• “The biggest [change in my daughters] was confidence: a tremendous, tremendous increase in confidence in themselves, with all three of my girls. I don't think, to be honest, I could have done that as a parent. There's something about the school that was able to instill that.”
  • “Heather started at TCS with people thinking she needed to do testing for a learning disability, because she just was so far behind the rest of the class. [But] in grade seven, for her first math test, she came home with a huge smile on her face, saying she got eighty two percent on her math test. This is where she was failing in grade five. We [had] just felt, you know, she just needs time. She needs time to catch up, build her confidence, build that focus, that desire to learn; to love learning, to actually love it. And that has come over these years, to the point where I don't have to ask her to do her homework; she loves doing math homework.”“[If TCS were a person, I would describe the person as] joyful, genuine, and hopeful.”
  • “When I graduated from the school, I felt hopeful that I could accomplish whatever I set myself out to do. I felt I could achieve that. I feel like there’s a sense of hope here, where if you have dreams, you can fulfill them. You can aim big and fulfill those dreams.”
  • “There’s such an emphasis on character — [on the values of] kindness and character; discipline. Being a great citizen, and understanding what it means to be a contributing citizen.”
  • “A common theme, honestly, [amongst families who choose TCS, and make up the TCS community] … is genuineness. There’s just a genuineness to the people: honest, genuine people. Sounds simple, but it’s what comes to my mind.”

Paula — current parent

Paula has two daughters who enrolled at TCS as boarding students. One graduated last year, and the other is currently in grade 11. Paula hails from Mexico.

  • “Pauline, my eldest [who already graduated from TCS], she's way ahead of all her peers in college here in Mexico. I get frustrated because I see the classes that she now has in college in Mexico, and I see the classes that she had in TCS, in high school. And, I mean, it's abysmal, the difference. At TCS, every teacher, every member of the community, goes beyond [the norm] to help the student.”
  • “At TCS, they teach you to be a member of the world. That’s very particular at TCS. Every culture is respected. Every religion, every human being is respected.”
  • “[At TCS] Pauline learned how to be helpful to others — how to be reachable to others.”
  • “They teach them to be human beings. Everyone is very focused on the academic [side]; on the ‘my child will enter a super Ivy League school’. But TCS teaches their students to be humans: to be respectful, to help each other, to reach out to their communities. It’s something that [students] learn indirectly at TCS. That’s what really impacted my eldest [daughter].”
  • “My youngest, she’s a bookworm. So she found herself a bunch of nerds [at TCS]. TCS will give your child whatever they need to become who they are meant to be.”
  • “As a parent, puberty is the hardest stage. The best solution is to send [your child] to boarding school. If you want to keep a good relationship with your child, send them to boarding school for those four years. Believe me, when they come back, they will love you forever and you will love them. I mean, it's the antidote to puberty.”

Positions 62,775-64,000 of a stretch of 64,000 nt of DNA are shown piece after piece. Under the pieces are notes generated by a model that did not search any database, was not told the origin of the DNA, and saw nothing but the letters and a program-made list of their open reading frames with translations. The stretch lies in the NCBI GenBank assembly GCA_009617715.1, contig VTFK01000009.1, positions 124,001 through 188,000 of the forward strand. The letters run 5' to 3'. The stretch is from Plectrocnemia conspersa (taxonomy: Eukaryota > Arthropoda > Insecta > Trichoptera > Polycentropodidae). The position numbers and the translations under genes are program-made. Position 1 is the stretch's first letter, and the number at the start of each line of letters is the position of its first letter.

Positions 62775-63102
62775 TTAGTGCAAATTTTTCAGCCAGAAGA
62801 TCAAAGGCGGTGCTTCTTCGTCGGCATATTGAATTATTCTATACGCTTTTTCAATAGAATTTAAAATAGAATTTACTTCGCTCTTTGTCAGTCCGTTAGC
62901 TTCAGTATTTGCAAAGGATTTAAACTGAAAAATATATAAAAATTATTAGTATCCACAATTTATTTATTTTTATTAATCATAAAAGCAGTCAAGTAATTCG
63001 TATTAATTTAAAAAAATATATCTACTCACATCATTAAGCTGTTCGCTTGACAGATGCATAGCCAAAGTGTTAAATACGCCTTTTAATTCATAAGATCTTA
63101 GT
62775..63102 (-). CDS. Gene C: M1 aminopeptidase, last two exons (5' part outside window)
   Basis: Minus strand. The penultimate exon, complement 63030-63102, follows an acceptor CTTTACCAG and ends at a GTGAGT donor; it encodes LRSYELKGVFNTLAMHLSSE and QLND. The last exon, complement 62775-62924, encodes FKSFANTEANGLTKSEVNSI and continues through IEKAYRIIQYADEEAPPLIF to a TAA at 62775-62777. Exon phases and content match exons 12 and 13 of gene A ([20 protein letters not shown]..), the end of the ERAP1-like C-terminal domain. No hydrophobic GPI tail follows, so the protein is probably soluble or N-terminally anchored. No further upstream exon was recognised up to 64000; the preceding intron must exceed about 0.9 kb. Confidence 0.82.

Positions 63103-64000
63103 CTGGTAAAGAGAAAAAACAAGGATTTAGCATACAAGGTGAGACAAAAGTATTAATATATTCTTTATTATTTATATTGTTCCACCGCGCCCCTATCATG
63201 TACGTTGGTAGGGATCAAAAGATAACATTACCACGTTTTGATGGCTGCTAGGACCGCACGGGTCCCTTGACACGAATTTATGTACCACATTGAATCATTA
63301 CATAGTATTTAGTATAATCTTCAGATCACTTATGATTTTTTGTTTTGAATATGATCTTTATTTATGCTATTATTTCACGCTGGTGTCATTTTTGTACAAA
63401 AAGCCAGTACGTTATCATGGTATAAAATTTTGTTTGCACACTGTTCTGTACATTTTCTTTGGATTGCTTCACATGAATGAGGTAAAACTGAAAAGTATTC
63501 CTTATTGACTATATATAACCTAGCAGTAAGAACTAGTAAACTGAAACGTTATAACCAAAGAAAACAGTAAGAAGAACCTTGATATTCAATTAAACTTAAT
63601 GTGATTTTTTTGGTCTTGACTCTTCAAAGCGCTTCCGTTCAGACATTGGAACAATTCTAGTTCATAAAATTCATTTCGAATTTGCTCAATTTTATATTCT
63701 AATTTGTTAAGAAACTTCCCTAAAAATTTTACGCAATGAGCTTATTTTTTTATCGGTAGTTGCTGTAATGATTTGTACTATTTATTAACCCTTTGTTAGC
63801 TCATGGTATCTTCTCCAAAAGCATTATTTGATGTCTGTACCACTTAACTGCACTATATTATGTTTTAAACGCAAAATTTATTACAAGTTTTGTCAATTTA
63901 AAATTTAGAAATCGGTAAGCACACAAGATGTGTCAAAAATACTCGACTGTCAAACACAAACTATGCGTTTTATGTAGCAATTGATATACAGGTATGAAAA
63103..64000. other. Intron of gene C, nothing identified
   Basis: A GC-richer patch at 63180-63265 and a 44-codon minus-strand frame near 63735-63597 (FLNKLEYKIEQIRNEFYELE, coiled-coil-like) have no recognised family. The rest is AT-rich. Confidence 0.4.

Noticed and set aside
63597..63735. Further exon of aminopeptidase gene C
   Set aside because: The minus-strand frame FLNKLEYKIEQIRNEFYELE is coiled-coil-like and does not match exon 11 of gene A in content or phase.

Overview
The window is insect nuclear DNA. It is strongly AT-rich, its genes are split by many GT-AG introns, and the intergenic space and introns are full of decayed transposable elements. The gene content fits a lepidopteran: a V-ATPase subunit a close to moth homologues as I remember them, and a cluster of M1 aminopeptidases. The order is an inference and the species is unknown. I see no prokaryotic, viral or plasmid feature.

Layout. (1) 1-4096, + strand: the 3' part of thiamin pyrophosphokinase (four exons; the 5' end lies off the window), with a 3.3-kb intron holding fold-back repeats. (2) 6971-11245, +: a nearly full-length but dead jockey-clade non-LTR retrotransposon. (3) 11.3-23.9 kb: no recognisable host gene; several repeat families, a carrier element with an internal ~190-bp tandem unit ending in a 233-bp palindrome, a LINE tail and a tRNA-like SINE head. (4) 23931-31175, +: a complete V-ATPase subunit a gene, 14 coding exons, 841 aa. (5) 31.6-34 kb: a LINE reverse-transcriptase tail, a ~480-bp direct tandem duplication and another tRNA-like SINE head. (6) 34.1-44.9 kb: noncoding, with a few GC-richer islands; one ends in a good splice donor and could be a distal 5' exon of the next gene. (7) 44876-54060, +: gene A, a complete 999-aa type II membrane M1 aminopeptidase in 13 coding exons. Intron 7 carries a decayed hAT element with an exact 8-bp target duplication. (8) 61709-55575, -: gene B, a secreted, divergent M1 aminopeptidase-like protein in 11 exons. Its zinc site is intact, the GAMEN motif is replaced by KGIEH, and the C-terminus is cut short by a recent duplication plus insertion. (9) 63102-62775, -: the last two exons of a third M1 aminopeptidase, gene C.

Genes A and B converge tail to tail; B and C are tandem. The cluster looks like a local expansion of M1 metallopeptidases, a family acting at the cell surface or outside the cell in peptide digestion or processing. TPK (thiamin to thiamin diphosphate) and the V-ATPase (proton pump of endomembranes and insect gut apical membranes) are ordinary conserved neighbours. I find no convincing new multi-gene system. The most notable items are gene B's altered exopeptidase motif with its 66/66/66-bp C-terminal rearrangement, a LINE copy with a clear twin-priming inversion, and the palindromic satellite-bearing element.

• “[If TCS were a person, I would describe the person as] active and busy. An active and busy person; that’s how I would describe it.”
  • “It’s not a posh school. Wealth is not exhibited. Everyone’s equal. I think that’s something we [in the TCS community] have in common. When I was looking for boarding schools, and I would go to the United States to see their boarding schools, that would scare me. Wealth was exposed; they were very posh. Not TCS: everyone’s equal. It’s very democratic.”

More about Trinity College School

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Key insights on Trinity College School

Each school is different. Trinity College School's Feature Review excerpts disclose its unique character. Based on discussions with the school's alumni, parents, students, and administrators, they reveal the school’s distinctive culture, community, and identity.

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Our Kids Feature Review

The 50-page review of Trinity College School is part of our series of in-depth accounts of Canada's leading private schools. It provides a unique and objective perspective on the school's academics, programs, culture, and community.

  • Trinity College School is one of Canada’s oldest boarding schools, and it shows in its traditions and the sense of reverence and pride that pervades the culture.
  • The school provides a fairly structured, village-like boarding environment.
  • The pattern of excellence among alumni at the school inspires students to aim high.
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Our Kids Feature Review video

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Parent, Leslie Gibson (2022)

Both of our sons' experiences at TCS have been undeniably incredible. Trinity has played such an important part in their lives and our family feels so fortunate that they have been able to attend suc...


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There are so many things to list but the sense of community, levels of support, service opportunities and extracurriculars would land at the top. I have had two children graduate and one who is about...